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A campaign by University of Manchester graduates has helped change the way hate crimes are recorded, The Manc

A campaign by University of Manchester graduates has helped change the way hate crimes are recorded

The UK government announced last week that it will ask the police to record crimes motivated by a person’s sex or gender.

A campaign headed up by two graduates from the University of Manchester has helped lead to changes in the way hate crimes are recorded.

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Jess Bostock and Sylvie Pope – who have been campaigning for nearly three years – have been celebrating their achievements, as the UK government last week announced that it will ask the police to record crimes motivated by a person’s sex or gender.

Following the tragic death of Sarah Everard, Home Office Minister, Baroness Williams, last Wednesday declared that all police forces in England and Wales will be asked to record crimes caused by hostility based on sex or gender from autumn onwards, and this change is taking place while the government awaits the outcomes of the Law Commissions review of hate crime legislation.

For Jess and Sylvie, this is a major step forward, as it brings them closer to their goal of ensuring that misogyny is classed as a hate crime, which will help to tackle male violence against women.

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Having experienced unwanted sexual advances and everyday sexism herself, Sylvie Pope started the campaign to make misogyny a hate crime as leader of Greater Manchester Citizens Women’s Action Group back in 2018 – while still a Social Sciences student at The University of Manchester – and was inspired to take action after hearing about Nottingham Citizens, a group who had successfully campaigned to see Nottinghamshire Police become the first police force in the UK to record misogyny as a hate crime.

The pair then brought together women from across Greater Manchester’s communities to form an alliance as part of Greater Manchester Citizens.

They then launched the Misogyny IS Hate campaign.

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Since forming, the team have campaigned relentlessly, running a series of action events, conducting research into misogyny in Greater Manchester, meeting with decision makers and sharing experiences of harassment, violence and hate.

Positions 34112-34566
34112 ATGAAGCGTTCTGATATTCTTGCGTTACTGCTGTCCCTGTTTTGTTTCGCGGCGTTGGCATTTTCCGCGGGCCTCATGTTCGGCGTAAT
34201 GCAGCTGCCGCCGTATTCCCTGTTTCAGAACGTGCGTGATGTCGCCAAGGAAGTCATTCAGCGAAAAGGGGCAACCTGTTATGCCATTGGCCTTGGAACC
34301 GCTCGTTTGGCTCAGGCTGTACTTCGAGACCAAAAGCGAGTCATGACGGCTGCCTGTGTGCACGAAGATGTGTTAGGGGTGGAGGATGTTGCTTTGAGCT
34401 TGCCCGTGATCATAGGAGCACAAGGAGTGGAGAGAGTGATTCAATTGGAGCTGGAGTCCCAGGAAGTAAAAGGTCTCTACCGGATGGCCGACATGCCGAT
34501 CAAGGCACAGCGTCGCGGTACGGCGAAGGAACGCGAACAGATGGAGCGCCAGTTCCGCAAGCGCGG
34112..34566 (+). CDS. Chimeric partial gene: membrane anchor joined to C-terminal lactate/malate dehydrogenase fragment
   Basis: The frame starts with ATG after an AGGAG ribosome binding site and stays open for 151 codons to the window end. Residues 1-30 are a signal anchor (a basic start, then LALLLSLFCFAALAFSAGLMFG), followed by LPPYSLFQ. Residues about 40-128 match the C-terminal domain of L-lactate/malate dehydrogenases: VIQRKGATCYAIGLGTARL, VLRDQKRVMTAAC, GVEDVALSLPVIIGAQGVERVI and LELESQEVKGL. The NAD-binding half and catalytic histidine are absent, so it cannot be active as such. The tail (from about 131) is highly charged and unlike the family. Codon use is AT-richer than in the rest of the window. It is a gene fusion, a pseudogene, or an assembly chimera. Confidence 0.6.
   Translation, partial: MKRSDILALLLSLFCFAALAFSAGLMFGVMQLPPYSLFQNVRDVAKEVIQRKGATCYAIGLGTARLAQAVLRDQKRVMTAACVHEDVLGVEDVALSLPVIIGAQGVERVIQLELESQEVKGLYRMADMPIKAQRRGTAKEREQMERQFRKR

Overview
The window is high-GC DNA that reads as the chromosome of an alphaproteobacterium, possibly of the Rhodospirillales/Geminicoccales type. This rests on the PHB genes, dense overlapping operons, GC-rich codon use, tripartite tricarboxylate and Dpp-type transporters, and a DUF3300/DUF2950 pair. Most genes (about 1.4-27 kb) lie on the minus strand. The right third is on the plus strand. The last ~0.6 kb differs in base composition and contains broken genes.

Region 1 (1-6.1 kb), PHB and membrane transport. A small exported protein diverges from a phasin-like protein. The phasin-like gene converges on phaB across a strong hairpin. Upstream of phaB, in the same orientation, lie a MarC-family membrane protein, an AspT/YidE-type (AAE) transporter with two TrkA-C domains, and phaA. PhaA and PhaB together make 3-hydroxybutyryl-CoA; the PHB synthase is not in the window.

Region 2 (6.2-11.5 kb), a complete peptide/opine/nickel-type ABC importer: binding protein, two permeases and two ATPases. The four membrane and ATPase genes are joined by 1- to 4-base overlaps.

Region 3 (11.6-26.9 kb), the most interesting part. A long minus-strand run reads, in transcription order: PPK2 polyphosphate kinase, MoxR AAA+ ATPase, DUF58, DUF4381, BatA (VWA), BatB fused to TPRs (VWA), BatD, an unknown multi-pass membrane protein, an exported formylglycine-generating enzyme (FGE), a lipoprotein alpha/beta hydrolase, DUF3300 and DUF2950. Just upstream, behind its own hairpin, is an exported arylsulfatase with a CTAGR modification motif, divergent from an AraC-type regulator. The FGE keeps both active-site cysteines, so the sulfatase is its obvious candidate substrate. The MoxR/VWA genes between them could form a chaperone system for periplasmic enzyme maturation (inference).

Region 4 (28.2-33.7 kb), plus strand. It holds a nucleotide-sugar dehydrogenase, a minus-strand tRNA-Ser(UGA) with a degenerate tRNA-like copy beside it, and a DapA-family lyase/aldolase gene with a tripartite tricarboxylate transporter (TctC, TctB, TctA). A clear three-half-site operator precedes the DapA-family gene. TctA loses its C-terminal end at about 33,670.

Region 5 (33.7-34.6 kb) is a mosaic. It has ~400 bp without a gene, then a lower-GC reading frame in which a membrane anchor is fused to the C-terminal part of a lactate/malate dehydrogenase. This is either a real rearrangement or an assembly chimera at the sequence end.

Not only was their campaigning instrumental to the Law Commission’s review of hate crime legislation last week, but in 2020, following a number of consultations, the campaign gained the backing of Greater Manchester Mayor Andy Burnham, who has recorded misogyny hate crime as a key policy in the ‘The Greater Manchester Strategy to Tackle Violence Against Women and Girls’.

“We are absolutely thrilled that women have been listened to, and that misogynistic crimes will be recorded.” Jess Bostock said.

“Women from Greater Manchester and The University of Manchester have been campaigning around these issues for years [as] recording misogynistic hate crimes is a simple, yet necessary, step to better understand and map women’s experiences and ultimately to tackle misogyny and male violence against women.

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“By mapping every woman’s story or report of a hate incident, we can pre-empt patterns of abuse and redistribute funding to vital community services.

“Tackling misogyny requires community-led solutions.

“Recording where men are committing violence against women is just the start and there is so much more to be done.”

Sylvie Pope added: “I chose to study in Manchester because it was the Suffragette City.

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“At the beginning of this campaign, I sat in a boardroom across from Mayor Andy Burnham and told him my story of misogyny [and] I’m incredibly proud of the hundreds of women who have since joined our campaign across Manchester and bravely told their stories.

“It’s a relief to hear that we’ve finally been listened to, and that this law change will impact millions of women and girls in our city as well as across the country”.

Featured Image Credit – Twitter (@MisogynyIsHate)

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